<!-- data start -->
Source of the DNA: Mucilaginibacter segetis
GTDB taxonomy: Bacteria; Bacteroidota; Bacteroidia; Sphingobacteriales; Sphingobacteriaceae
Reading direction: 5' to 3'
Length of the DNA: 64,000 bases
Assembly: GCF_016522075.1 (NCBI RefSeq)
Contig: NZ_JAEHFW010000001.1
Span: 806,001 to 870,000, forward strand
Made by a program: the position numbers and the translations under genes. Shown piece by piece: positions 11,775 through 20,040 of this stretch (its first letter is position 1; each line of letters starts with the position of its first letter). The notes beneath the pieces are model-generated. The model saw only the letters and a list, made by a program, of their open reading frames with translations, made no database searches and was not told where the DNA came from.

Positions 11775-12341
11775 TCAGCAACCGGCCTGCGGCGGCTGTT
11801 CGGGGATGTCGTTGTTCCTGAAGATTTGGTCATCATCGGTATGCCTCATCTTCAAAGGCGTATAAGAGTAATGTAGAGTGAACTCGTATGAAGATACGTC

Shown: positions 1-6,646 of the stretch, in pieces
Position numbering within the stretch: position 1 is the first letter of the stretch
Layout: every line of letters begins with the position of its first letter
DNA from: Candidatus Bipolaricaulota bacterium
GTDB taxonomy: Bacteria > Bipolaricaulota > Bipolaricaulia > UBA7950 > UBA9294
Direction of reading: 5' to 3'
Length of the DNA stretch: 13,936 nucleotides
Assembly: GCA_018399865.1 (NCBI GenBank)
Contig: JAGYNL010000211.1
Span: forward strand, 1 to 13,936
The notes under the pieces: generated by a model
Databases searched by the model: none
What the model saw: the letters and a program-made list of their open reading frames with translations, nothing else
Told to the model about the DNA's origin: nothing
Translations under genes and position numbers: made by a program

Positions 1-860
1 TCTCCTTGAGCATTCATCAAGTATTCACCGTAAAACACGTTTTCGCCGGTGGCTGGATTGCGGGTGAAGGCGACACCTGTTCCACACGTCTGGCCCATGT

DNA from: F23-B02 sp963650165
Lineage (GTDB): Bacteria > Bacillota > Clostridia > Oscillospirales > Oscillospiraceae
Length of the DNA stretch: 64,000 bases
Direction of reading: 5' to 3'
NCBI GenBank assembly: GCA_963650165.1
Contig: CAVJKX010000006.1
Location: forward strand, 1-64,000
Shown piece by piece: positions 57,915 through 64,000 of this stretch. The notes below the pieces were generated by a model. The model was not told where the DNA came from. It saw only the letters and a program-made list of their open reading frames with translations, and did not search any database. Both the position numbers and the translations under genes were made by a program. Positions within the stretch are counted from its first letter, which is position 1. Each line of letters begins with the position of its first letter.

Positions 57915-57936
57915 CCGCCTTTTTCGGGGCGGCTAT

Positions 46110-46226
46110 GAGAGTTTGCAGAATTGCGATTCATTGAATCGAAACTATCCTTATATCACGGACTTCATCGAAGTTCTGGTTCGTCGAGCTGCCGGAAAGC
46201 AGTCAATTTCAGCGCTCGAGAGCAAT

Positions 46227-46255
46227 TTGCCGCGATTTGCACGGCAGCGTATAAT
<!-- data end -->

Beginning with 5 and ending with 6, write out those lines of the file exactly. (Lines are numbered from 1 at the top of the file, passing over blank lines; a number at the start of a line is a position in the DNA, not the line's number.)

Assembly: GCF_016522075.1 (NCBI RefSeq)
Contig: NZ_JAEHFW010000001.1